“The Santiagos are small time,” Connor said. “There are other larger and more dangerous threats out there. Why are we tasked with this?”
“Because of this.”
A hologram materialized before the operators. It showed a strange fruit, like a cross between a plump tomato and a ridged starfruit. A fruit whose bright green coat glowed.
“We saw that before,” Mustafa remarked. “When we were hunting those Husks last month.”
“Yup,” Gregory said. “It’s a new species, never cataloged before. The street name is Green Bliss. The Santiagos have dropped their old business of pushing pills and powders, and are now the exclusive supplier of Green Bliss in Babylon. The crates in their warehouse were stuffed with fruits just like this one.”
After the Cataclysm, when the world rearranged itself and the New Gods descended from the Aether, new species of plants and animals and… other things began to flourish across the face of the earth. Even now, over two hundred years on, new species were still turning up.
“Fruits aren’t supposed to glow like that,” Kayla said.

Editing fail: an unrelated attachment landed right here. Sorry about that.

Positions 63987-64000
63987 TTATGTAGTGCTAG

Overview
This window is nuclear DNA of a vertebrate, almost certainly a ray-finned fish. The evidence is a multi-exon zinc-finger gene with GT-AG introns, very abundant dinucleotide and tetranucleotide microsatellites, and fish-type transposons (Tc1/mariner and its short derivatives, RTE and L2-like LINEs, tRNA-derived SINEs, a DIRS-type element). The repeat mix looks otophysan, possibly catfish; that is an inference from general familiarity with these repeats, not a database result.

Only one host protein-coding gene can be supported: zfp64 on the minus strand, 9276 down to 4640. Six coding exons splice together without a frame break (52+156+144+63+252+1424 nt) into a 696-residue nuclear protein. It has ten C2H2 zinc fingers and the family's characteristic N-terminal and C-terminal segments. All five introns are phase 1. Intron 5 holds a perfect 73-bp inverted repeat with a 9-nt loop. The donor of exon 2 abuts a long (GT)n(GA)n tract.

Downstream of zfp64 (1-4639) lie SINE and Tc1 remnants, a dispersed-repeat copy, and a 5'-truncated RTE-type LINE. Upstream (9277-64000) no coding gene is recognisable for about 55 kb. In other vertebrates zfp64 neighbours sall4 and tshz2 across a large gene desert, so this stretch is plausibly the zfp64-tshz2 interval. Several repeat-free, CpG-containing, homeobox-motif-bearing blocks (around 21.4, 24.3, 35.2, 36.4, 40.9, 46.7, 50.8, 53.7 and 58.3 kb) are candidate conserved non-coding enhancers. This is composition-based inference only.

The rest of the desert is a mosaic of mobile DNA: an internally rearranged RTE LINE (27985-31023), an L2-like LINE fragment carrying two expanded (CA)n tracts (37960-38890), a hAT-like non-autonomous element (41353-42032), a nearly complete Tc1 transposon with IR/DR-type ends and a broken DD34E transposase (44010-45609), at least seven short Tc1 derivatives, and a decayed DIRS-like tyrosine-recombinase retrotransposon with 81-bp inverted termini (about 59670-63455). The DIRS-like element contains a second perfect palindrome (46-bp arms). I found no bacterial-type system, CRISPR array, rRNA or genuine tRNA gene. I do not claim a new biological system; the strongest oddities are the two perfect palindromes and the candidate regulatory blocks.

“Indeed,” Gregory said. “It’s Aether-touched, no questions about it. Highly addictive, too, and extremely dangerous.”
“How so?” Yamamoto asked.
“If a regular person eats it, he experiences a state of pure euphoria. Depending on the dose, it lasts for any time between an hour to half a day. No known side effects, no known overdose threshold.
“But if a psi eats it… he becomes a Husk. We’re not sure about the actual mechanism, but STS and Babylon PD has taken down a number of Husks with Green Bliss in their bellies or among their personal effects. You’ve seen it yourself last month.”
That job was crazy. It was Mustafa’s first day in the field. When started as a simple takedown of a psychotic Husk became a mad dash around Babylon to neutralize four Husks and prevent the Singularity Network from snatching the souls of the deceased. Wood hadn’t personally seen the Green Bliss himself, but he knew Karim and Yamamoto had discovered a specimen inside the Husks’ safe house.